The South African Motor Body Repairers’ Association (SAMBRA) says it will now follow a new Pay Before Release (PBR) system which could impact how much motorists pay for vehicle repairs.
The association said that PBR has become necessary to protect businesses and their cash flow from insurer failure and poor payment administration.
“Motorists generally do not deal with a direct insurer but rather take out a policy through an ‘intermediary’, most commonly referred to as a broker,” said Richard Green, national director of SAMBRA.
“In these instances, brokers and other forms of intermediaries, act on behalf of the large insurers to authorise claims, provided they have a binder agreement in place with the underwriter/insurer,” he said.
“The motor body repair industry accept these authorisations and complete the work before any payment is received, based on the historic trust-based relationships with insurer business partners.”
However, there have been a number of cases where SAMBRA members are not being paid for work authorised in previous years, which has led to the introduction of the new PBR system, he said.
Impact on consumers
Green said that the impact on consumers will hopefully be minimal as this will not apply to insurer agreements where SAMBRA has a signed service-level agreement which stipulates payment terms.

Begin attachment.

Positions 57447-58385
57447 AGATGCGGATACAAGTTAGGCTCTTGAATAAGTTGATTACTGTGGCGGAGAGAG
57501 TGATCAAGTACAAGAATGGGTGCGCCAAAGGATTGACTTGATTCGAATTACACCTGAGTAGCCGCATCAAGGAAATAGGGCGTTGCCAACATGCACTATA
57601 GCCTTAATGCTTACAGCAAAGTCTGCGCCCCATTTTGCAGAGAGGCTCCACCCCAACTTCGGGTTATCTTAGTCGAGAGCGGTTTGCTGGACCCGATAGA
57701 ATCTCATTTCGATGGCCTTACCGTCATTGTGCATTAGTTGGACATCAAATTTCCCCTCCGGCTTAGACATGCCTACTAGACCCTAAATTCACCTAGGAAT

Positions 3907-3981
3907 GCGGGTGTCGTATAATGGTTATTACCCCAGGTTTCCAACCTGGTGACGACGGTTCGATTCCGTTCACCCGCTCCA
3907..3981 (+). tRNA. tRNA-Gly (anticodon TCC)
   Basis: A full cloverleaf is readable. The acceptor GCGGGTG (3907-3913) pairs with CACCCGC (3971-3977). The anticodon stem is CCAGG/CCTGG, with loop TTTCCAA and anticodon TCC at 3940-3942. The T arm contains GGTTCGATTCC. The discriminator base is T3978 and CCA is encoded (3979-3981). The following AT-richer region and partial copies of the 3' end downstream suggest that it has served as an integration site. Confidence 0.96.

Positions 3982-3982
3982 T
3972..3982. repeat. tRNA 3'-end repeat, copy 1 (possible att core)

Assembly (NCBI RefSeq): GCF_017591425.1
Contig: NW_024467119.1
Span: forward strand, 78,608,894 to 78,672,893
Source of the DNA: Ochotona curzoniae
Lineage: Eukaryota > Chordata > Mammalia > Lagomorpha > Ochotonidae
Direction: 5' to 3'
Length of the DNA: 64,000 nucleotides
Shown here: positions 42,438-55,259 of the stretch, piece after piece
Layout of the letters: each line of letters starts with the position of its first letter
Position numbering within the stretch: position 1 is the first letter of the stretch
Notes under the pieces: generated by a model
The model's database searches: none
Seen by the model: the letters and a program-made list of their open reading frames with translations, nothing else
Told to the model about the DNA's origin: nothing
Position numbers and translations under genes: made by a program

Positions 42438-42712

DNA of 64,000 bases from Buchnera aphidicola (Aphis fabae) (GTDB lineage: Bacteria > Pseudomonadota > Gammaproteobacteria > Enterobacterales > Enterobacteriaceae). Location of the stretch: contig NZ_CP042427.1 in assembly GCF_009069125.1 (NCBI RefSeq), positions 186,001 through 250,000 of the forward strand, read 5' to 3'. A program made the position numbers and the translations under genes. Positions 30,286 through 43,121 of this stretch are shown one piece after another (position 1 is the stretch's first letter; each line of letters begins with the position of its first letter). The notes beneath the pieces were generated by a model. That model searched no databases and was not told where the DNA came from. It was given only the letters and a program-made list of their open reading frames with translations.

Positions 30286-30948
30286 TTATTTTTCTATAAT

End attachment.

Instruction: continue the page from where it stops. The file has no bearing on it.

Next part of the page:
However, he cautioned that this may not always be the case.
“Consumers need to be aware of the situation and realise they could remain liable for their vehicle repairs if their insurer does not settle their claim.
“They will be required to sign a check-in document at vehicle hand-over which contractually binds the vehicle owner to the full outstanding invoice in the event that the insurer does not pay the SAMBRA member,” he said.
“It is important to first check both the credentials of the motor body repairer and insurer with SAMBRA or SAIA (South Africa Insurance Association) before exercising your right of choice.”